I started looking up to the girl in the building construction as my role model without her consent but a year later she dropped the profession and enrolled in a female dominated field. This was a big challenge for me but my passion and enthusiasm in the profession kept me going. During my career, I came across some females in the profession who due to peer influence and gender discrimination, also felt discouraged. Those who successfully went through could only teach in schools because they thought it was so difficult for a female to work on a construction site.When I graduated, I had to make a difference in this profession by starting a construction company to actually practice what I was passionate about and to mentor girls in this field of study.
– What was your Aha moment that got you committed and stuck to Engineering?
My Aha moment was when I started designing architectural plans for people in my community and making money out of it. I did not have a sponsor when I took an irrevocable decision in my life to enroll in the university. My passion and enthusiasm in becoming a civil engineer pushed me to become an entrepreneur. From my small room, I could study and design architectural plans for customers in the community and was able to successfully sponsor myself in the university.
– What would you say is the best thing about what you do?
The best thing about what I do is that it serves as a source of inspiration for women and girls to join the building construction industry. I come from a community where women and girls are scarcely represented in this field due to the stereotype that links masculinity to engineering. Civil engineers’ handwork brings development to the community and like me; I always smile when I see a nice structure realized by my company because even if I am not alive today, the structure will definitely speak for me and keep inspiring more girls.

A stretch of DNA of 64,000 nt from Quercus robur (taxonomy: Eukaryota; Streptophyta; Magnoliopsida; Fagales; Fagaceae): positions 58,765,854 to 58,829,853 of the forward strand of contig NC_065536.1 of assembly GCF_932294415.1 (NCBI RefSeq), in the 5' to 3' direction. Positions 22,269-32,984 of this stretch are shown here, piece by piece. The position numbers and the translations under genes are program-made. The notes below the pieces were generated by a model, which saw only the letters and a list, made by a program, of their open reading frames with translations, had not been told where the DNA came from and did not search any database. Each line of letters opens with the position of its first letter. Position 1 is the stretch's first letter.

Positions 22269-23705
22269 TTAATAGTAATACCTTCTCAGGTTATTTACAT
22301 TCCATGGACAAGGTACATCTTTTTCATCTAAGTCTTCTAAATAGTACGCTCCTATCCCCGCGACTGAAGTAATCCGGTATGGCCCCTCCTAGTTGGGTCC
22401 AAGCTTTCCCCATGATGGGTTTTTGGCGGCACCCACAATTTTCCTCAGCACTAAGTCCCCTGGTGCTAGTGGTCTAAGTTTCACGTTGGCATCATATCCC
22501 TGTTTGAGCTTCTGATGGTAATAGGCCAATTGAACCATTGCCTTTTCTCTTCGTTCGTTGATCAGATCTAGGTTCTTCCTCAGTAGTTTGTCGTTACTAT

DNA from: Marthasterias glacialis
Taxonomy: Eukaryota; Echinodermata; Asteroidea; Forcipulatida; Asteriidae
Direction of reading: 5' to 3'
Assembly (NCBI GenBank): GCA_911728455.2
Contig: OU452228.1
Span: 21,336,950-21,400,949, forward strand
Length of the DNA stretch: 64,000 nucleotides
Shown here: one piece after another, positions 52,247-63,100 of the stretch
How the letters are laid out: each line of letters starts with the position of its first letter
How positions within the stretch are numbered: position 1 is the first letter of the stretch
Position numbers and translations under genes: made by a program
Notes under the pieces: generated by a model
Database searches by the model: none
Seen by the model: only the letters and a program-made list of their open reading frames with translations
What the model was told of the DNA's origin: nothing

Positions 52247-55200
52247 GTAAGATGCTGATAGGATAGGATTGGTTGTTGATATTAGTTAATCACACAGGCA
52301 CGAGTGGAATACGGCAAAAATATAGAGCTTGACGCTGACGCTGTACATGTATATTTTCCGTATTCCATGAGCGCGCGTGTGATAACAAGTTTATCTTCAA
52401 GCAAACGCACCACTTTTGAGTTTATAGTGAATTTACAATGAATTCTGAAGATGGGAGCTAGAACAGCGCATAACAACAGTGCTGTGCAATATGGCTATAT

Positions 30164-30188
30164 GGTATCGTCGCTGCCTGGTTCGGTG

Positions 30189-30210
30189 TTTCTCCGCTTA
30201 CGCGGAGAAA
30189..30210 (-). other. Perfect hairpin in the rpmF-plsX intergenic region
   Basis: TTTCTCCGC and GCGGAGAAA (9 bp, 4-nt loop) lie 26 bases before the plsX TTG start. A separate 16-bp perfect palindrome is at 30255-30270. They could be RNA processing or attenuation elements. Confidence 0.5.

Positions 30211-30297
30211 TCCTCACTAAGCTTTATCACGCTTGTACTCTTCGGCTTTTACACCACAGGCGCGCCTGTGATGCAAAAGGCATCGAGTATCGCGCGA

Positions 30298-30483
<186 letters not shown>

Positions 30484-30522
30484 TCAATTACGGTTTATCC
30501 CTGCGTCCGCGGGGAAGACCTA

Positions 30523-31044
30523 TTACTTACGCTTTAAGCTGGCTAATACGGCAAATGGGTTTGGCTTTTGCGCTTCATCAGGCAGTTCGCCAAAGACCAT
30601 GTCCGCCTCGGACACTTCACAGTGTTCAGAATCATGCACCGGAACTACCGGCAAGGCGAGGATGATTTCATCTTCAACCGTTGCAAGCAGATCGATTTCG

– What Impacts have you had on your community?
Apart from voluntarily mentoring and sensitizing girls on importance of technical education, I have successfully studied, designed and realized over 40 classrooms both in different secondary and primary schools in my community namely, Government Primary school Buh in Mezam division; ABC Achah comprehensive college, Elemighong Baptist school, Anyajua Catholic school, Government Secondary School Baingoh, all in Belo Sub Diviison; Government Technical High School Njinikom, Government secondary school Mulion, all in Njinkom sub Division; and Government school Abuh in Fundong Sub Division. I am currently supervising the construction of Bamenda University structures, like Amphi theaters, students’ hostels, Sport structures, and so on. I have also studied, design and realized many private construction projects. With the passion I have for gender issues, during the realization of these projects in the different villages, I always find ways of empowering girls through advocacy/mentorship and I am currently advocating for women’s economic empowerment.